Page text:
Located in the four-acre Mitchell Park in Greenport, the restored 1920s carousel was donated by the Northrop-Grumman Corporation in 1995. Children can enjoy rides on the 100 year old carousel, which has a total of 36 hand-carved horses, sure to bring out the kid in anyone. Rides are $2 (open daily in season and weekends in off season).
The Montauk Lighthouse is located at the very end of Long Island’s South Fork. The remarkable landmark has been aiding the navigation of ships for over 200 years, and in 2012 it was designated as a National Historic Landmark by the Secretary of the Interior. Tours are available, but even if you go to just admire the lighthouse’s exterior and its surrounding scenery, you won’t regret it. Just make sure to bring a camera because you’ll never want to forget your experience at one of the most famous Long Island lighthouses.
One of Long Island's hidden gems, Stony Brook’s Avalon Park & Preserve is the ideal spot to appreciate the serene beauty of the nature of Long Island. Once a residential site, the Stony Brook haven is now home to numerous woodland animals and unique plants. The park has a pond and plenty of paths to stroll along. In the center there is a labyrinth and sculpture, created to preserve and not disrupt the pristine natural surroundings.
A nod to simpler times, the three windmills of East Hampton represent some of the oldest American craftsmanship of the Wooden Age. And though stunningly beautiful they aren’t just for admiring, visitors can travel back to the turn of last century by taking a tour of Hook Mill, Pantigo Mill and Gardiners Mill. Perfect to visit during any season.
Built in the 1890s, the Ward Memorial Clock Tower was a gift to the village of Roslyn from the children of Mrs. Ward, a notable Roslyn resident. The 44-foot granite and sandstone tower has a tile-roofed belfry housing a Seth Thomas clock designed by A. S. Hotchkiss. The 2,500-pound bronze bell is rung only on special occasions.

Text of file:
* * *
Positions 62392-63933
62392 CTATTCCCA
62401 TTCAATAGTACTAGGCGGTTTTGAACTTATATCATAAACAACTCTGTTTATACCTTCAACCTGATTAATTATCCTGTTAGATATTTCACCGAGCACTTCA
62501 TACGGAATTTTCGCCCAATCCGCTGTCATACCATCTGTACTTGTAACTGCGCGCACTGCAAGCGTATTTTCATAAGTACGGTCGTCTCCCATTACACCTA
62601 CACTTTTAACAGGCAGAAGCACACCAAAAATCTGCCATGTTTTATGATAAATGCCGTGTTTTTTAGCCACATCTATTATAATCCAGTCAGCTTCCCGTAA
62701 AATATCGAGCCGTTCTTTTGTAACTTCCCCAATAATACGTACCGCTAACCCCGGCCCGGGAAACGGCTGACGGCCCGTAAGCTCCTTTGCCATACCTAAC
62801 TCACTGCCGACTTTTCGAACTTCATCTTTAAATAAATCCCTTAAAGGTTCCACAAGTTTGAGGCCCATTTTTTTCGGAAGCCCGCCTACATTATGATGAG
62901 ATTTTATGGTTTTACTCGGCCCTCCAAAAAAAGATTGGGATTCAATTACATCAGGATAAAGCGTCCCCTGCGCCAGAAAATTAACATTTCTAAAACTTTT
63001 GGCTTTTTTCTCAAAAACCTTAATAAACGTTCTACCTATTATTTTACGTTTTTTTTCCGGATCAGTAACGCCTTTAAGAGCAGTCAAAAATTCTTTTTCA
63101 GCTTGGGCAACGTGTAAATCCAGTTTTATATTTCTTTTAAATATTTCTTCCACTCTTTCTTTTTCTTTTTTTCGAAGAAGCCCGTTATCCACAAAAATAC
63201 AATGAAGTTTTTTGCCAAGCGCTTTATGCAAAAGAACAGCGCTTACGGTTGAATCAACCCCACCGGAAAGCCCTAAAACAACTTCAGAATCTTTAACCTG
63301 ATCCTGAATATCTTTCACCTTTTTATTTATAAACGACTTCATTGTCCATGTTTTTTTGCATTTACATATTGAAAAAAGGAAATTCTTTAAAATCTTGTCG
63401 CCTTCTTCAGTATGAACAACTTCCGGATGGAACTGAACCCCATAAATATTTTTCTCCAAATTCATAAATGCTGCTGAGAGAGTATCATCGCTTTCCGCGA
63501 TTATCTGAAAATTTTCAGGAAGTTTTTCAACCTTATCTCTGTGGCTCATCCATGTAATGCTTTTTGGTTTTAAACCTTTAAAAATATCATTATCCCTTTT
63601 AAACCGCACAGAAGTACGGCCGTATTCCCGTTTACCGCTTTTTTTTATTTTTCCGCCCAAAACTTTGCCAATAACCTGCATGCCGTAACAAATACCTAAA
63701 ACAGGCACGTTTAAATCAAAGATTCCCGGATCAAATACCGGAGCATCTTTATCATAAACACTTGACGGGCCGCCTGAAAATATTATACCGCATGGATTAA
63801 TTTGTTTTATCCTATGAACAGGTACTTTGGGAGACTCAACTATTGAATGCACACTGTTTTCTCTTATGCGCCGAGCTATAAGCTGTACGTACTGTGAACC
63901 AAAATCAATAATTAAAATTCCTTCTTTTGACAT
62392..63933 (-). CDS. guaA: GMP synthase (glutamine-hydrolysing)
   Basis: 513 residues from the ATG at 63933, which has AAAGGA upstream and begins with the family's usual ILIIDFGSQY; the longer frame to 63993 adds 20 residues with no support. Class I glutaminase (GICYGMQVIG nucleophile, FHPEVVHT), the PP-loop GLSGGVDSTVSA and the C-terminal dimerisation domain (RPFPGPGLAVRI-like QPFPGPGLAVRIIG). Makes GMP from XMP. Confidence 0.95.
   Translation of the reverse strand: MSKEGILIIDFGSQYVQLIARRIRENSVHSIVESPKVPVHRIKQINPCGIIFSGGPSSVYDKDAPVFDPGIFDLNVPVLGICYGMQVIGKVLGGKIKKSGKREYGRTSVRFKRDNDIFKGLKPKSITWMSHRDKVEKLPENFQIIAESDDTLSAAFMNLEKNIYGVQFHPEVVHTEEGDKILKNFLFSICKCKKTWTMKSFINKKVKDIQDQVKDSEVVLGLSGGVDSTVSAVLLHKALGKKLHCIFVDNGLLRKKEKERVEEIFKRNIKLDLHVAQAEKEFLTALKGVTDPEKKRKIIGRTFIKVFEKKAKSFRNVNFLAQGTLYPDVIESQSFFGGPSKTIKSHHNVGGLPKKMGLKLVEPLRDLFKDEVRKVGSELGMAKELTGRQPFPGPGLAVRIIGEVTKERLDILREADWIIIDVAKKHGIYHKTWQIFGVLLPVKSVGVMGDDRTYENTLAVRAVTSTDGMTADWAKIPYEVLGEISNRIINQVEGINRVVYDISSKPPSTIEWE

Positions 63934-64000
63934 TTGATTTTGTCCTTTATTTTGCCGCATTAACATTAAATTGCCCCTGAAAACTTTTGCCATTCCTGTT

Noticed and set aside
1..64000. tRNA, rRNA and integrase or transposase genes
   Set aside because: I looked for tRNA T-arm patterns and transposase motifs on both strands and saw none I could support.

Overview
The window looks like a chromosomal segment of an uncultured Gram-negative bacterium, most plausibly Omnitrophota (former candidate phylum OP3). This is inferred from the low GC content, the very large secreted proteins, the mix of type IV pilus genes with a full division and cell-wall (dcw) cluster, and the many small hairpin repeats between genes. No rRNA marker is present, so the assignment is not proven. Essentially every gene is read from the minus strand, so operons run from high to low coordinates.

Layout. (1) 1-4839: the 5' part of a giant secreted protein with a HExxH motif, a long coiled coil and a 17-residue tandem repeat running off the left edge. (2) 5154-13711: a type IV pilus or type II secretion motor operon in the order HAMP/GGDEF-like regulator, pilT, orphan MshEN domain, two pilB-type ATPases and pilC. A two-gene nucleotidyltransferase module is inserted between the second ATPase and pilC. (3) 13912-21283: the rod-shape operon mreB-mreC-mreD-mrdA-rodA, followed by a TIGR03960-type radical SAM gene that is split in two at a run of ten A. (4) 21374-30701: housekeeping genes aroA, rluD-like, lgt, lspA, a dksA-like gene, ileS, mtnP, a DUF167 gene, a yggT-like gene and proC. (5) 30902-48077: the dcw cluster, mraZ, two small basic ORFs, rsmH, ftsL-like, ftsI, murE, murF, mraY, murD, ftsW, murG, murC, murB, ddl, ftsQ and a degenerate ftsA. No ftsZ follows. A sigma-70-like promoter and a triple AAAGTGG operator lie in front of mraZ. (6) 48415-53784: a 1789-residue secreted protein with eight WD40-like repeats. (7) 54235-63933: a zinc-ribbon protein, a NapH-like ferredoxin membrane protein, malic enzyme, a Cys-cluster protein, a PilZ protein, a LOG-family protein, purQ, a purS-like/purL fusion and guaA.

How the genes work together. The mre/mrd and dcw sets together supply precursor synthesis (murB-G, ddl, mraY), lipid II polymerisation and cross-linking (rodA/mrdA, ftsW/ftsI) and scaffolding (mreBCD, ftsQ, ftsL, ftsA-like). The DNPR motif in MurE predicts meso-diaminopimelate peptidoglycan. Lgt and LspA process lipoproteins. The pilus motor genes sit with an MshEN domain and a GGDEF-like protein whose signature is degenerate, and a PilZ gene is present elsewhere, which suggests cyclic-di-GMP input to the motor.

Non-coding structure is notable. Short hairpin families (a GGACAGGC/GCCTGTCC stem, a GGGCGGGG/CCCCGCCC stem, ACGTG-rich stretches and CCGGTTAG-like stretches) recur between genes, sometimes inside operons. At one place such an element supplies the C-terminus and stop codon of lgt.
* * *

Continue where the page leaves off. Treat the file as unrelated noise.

Located in Oyster Bay, the Sagamore National Hill Historic Site was the home of Theodore Roosevelt from 1885 to 1919. The home’s contents, including furniture, silverware and other artifacts, have been preserved for visitors to observe. You can even stand on the porch where President Roosevelt often gave speeches. This two-floor, 23 room Victorian home to a famous president has earned its spot on this list of Long Island landmarks.
Marianne and Wayne Hallock reside next door to the farm stand and bakery in an old North Fork farmhouse built in 1860. After a heavy snowstorm in 2016, the top of a beautiful old maple tree — some 40 plus feet tall — was ripped off. While Wayne was trying to figure out how to cut the tree down, Marianne had other ideas. She took to the internet and found some inspiration on Pinterest and the gnome tree was born! The couple welcome visitors to view the tree located at 1960 Main Road in Laurel.